The world used to be silent. Now it has too many voices and the noise is a constant distraction. They multiply, intensify, they will divert your attention to what’s convenient and forget to tell you about yourself.
These words grace the cover of Savages’ debut (namely titled Silence Yourself), which was released earlier this year to a barrage of praise from every corner of the musical circus. The record has been hailed by Pitchfork as “one of rock’s most commanding and ferociously poised debuts in recent years”, with an en-pointe message for the masses: silence yourself.
“I guess in a way, what we’re saying is nothing new”, muses bassist Ayse Hassan as we chat on the phone, “that text is an awakening, I guess”. This awakening, it would seem, is from the distractions of every day life, that rut we’re stuck in but we don’t even know about; the message of Savages is to get rid of all that unnecessary background noise that makes life so convoluted.
“One of the things I’ve learnt over the years is a lot of the time people don’t really listen. And it’s amazing: even when when you think someone’s listening, they’re not actually taking it in and I think that’s because there are so many distractions nowadays.”
It comes as no surprise, then, that Savages like to do things their own way. Artistic freedom and control over their work is staunchly important to the four-piece, in everything they do. “I think that’s so essential, not just in the music that we make but life in general; to be responsible for yourself and be in control of whatever you create. You know, with the gigs we really think about it and want to make that entire gig into an event, into a party, into something that has been thought out by us. I mean, even really thinking about how we’re gonna release an album – just everything. It’s so important to really know what you want and to trust your instincts and just go with it”.
Its hard to liken a Savages gig to the kind of joyous occasion that you associate with the word ‘party’, but it is certainly an occasion that shouldn’t be passed up if given the opportunity to attend. Clad all in black, lead vocalist Jehnny Beth stalks the stage with an intimidating swagger like she’s gearing up for 10 rounds in a boxing ring, whilst Ayse, Gemma Thompson (guitar), and Fay Milton (drums) fill the room with a ferocious musical outpouring which, Ayse says, is a huge release of built up tension. It’s an intense experience, to say the least.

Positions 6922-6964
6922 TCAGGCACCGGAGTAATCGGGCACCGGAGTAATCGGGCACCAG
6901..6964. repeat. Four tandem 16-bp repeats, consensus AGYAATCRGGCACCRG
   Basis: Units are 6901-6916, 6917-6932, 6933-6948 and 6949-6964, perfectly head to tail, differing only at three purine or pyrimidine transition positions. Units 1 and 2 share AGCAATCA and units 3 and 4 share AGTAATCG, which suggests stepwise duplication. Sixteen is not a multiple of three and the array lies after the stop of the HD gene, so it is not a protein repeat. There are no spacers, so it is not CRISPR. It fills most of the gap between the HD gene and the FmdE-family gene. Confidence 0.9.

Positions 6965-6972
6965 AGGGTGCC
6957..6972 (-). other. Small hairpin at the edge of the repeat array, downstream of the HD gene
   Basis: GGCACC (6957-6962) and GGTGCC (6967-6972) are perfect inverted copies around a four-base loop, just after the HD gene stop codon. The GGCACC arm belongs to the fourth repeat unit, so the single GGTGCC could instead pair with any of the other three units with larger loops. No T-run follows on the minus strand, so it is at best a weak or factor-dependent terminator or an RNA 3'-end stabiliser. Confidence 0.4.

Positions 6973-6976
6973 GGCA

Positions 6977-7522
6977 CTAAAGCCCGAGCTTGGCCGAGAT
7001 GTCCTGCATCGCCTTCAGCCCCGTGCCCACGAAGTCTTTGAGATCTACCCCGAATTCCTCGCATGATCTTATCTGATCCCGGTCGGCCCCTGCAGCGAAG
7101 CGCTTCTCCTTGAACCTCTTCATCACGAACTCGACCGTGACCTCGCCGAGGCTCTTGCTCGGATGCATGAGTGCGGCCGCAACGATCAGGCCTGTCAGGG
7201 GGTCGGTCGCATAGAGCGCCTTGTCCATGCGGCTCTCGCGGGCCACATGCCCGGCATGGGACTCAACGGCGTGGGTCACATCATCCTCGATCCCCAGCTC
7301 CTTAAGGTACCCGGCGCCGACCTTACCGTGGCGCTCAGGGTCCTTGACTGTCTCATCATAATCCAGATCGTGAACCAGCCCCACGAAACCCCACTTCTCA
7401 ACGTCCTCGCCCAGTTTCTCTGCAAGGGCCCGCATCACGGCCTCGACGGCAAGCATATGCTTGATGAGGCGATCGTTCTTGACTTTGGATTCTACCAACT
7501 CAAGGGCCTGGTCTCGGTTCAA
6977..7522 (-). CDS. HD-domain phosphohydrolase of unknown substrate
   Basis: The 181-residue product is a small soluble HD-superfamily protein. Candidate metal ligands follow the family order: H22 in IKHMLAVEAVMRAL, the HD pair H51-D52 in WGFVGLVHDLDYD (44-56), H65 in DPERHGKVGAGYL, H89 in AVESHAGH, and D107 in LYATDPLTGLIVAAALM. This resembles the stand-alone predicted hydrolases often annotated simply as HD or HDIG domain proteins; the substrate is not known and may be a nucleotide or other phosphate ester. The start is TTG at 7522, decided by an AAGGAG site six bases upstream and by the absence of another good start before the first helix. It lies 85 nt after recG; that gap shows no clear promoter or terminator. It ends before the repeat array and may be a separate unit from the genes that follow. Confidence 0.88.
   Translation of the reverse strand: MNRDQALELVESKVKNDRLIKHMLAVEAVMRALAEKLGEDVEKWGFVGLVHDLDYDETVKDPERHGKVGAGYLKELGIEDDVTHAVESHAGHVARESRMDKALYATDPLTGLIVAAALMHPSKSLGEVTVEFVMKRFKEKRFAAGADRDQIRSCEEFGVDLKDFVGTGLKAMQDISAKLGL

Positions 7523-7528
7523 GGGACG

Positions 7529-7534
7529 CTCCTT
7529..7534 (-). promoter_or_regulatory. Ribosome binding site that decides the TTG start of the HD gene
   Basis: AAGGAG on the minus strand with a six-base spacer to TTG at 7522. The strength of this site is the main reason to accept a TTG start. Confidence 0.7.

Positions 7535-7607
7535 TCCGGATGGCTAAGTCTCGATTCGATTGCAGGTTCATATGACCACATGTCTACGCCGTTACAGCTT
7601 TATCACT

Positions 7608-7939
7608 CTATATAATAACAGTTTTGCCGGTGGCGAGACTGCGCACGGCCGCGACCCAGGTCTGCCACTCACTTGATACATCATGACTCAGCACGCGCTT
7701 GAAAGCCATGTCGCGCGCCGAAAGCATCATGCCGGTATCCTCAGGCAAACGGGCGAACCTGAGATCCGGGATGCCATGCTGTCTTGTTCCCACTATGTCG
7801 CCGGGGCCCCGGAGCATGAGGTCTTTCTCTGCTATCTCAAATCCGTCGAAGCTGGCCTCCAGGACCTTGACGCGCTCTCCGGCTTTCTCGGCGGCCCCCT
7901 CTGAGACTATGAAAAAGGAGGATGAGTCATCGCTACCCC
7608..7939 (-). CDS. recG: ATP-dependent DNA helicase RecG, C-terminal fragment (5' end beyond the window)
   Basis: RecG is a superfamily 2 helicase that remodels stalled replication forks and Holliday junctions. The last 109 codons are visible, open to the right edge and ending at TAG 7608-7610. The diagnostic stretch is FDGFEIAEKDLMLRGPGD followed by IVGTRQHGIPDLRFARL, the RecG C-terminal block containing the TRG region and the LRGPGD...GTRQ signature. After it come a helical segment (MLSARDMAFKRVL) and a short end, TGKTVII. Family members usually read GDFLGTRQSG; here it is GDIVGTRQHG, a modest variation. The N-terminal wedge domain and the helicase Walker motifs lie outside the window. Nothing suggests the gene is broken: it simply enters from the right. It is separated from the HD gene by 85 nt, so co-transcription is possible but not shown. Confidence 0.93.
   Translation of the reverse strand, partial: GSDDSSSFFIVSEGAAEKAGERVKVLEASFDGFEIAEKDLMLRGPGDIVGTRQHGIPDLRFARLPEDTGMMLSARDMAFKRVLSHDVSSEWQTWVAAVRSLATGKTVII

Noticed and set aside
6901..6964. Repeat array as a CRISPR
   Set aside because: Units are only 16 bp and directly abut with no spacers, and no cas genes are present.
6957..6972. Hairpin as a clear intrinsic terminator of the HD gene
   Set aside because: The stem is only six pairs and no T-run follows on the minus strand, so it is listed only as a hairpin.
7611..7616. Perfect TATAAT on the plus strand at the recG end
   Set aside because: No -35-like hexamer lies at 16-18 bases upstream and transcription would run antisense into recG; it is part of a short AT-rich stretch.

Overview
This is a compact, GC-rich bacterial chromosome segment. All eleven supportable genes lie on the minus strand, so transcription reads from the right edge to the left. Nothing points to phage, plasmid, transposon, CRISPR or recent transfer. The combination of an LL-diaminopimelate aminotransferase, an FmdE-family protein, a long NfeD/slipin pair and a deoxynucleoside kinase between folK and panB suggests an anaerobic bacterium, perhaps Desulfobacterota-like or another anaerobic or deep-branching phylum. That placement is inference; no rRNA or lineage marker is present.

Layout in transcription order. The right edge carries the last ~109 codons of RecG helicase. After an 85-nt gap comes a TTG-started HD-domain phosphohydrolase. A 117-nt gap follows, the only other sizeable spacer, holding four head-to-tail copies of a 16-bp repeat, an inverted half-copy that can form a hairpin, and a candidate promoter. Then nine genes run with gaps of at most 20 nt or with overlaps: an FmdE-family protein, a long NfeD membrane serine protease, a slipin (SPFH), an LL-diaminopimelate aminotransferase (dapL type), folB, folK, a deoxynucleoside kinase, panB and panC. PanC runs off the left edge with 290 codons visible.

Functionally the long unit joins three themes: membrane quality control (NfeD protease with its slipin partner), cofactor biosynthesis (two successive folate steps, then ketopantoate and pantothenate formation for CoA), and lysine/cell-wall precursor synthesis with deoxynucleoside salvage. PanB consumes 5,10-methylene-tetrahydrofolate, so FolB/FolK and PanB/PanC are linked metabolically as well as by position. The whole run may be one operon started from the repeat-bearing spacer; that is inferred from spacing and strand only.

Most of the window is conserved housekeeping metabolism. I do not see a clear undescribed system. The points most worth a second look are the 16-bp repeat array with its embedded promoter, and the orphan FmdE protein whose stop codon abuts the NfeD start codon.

It’s all part of the artistic expression of the band, though, who allow fans to be privy to their creative process and thinking, whether it be through the spaces they chose to fill or the evolution of their music. “During a show we might put a song in that we haven’t played before and over time that will develop into something different. We have a song called ‘F*****s’ which changes every time and I really find that so interesting because it gives you space to play it in a slightly different way and that’s so interesting not only for me, but if I was in the audience and if I saw a band more than once I would love to see that evolution of song.”
To be a band with a message is certainly somewhat of a bold decision, but what makes Savages so important, essentially, is their audacity to say what they think and practice what they preach in an industry obsessed with the “package deal”. For this reason, it seems, they have been branded with a brush which paints them as stand-offish, aloof and even sometimes unlikeable; an image which seems completely detached from the person I speak to on the phone – warm, chatty, passionate, despite the early morning interview.
“I think that people have to acknowledge that we are something that we do take very seriously, because it means a lot to us. And when you invest so much of your time and your heart, I guess.. you know, it’s perhaps when you come across as being serious. It’s very hard to talk about yourself or describe yourself as a band, or what we’re like. We’re just four people who are making music and depending on how we’re approached you’ll get a different response. It’s like anything in life, right?”
Just like their dedication to hard work and passion seems to misconstrue them as hostile, the fact that Savages is four women also brings some misconceptions, an example I’m given being that they can’t play their instruments properly. “It happens, but not all the time. You have to be assertive about these things and if you put a stop to it when they try and mess you about then there is an element of what you can do to stop that kind of bullshit.”
Savages, though, have never set out to be ambassadors of feminism, not for any lack of solidarity with their gender, but because why should it matter that they’re women? “We’re in this band because we love making music and I guess for me the fact that we’re four women.. it really doesn’t cross my mind. If something good comes from that because we are women then that’s great, and I don’t think musicians should be scared of approaching things like misogyny, but we just happen to be women who are making music together and yeah… that’s it.”
It’s another stand-point which resonates with their overarching message. The question is, are YOU ready to silence yourself?
photos: NME, Guardian